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UFC 150 fight card: Can lightweights sell pay-per-views (PPVs) without B.J. Penn?

Photo by Josh Hedges/Zuffa LLC/Zuffa LLC via Getty Images
Photo by Josh Hedges/Zuffa LLC/Zuffa LLC via Getty Images
Getty Images

270,000. 225,000. 375,000.

Those are the buyrates of the last three Ultimate Fighting Championship pay-per-views (PPV) that had a lightweight main event.

Compared to other UFC cards, those numbers are dismal.

When B.J. Penn held the title, the shows he headlined did number comparable to other UFC events but when he left the 155-pound division, he took with him the money fans were willing to put down to watch the smaller fighters.

In his two years plus as champion, Frankie Edgar has competed in nothing but instant classics and will surely do so again tonight at UFC 150 when he challenges Ben Henderson for the title "Smooth" took away from him at UFC 144; however, one can't help but wonder how many fans at home will actually pay to watch it live.

Is the lightweight division a PPV bust?

At UFC 125, Edgar and his nemesis Gray Maynard battled for 25 minutes in what would be a "Fight of the Year" contender on the very first evening of 2012.

Less than 300,000 people tuned in.

The month prior and the month later, UFC fans eagerly spent at least 50 bucks for shows headlined by George St. Pierre and Anderson Silva. Each show did around 800,000 buys. The French Canadian's offering was mechanical, while "The Spider" provided a highlight reel knockout.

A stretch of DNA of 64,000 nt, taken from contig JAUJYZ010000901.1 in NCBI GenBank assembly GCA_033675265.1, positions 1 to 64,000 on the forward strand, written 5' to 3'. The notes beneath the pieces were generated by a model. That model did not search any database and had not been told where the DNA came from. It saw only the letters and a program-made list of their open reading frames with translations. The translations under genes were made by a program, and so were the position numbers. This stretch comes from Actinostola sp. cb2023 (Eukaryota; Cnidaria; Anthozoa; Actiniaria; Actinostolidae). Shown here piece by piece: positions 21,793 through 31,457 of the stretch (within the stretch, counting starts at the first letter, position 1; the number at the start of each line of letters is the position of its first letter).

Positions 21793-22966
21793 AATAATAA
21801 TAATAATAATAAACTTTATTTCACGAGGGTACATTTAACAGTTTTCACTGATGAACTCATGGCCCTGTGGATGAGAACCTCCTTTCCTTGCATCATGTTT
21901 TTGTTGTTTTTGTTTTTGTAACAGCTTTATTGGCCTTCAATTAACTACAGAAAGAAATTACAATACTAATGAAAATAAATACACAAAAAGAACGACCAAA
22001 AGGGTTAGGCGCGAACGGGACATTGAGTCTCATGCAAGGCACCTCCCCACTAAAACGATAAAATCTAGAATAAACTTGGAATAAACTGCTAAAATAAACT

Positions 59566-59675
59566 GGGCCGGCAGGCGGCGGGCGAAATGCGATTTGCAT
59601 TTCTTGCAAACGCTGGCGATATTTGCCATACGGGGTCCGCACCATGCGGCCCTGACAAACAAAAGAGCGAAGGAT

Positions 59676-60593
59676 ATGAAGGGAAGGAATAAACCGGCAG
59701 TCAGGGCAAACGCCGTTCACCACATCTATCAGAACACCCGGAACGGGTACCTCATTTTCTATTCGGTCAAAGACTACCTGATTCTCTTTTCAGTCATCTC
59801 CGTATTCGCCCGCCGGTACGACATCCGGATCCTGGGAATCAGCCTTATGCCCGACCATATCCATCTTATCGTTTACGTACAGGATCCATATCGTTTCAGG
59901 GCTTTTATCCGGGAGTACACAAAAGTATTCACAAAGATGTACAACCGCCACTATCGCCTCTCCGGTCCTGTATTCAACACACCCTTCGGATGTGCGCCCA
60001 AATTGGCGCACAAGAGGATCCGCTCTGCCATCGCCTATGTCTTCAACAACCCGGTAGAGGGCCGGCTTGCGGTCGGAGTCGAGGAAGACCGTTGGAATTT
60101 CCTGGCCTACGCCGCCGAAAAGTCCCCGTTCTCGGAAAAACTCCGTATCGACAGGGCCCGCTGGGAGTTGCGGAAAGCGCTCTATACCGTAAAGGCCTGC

But, neither bout provided the excitement and drama of UFC 125's main event.

When the bout was scored a draw, the two 155-pounders met for a third and final time inside the Octagon at UFC 136. If fans missed out in January, surely they wouldn't make the same mistake twice. Edgar/Maynard III was just as good as their previous match-up, only this time it ended with the champion getting the decisive technical knockout (TKO) victory.

Even less people than before saw it.

Barely more than 200,000 people tuned into UFC 136, while four months later, UFC 144 sold less than 400,000 PPVs.

Do people not care about Frankie Edgar? Or does fans' excitement with the sport begin at 170 pounds?

Based on the numbers, it seems like lightweights are doomed to be bridesmaids and never brides. Ever since Penn won the vacant title at UFC 80, each 155-pound title bout has been exciting, but fan support has been lackluster. The fights are better suited to support a more anticipated fight, adding meat to the card.

Perhaps the division needs someone to fill in the giant shows "The Prodigy" left behind when he moved up to welterweight permanently. Penn was gifted inside the Octagon and not afraid to speak his mind out of it. He was the perfect champion to draw eyeballs, while Edgar -- love of an underdog aside -- seems to survive every fight by the skin of his teeth.

Fans don't want that. They want fighters like St. Pierre and Silva who demolish their opponent. They want to be able to say they saw this champion doing what he does best. With Edgar, they see an undersized fighter frantically moving around the Octagon and outpointing his opponent.

Edgar simply doesn't have the "it" factor. Does Henderson?

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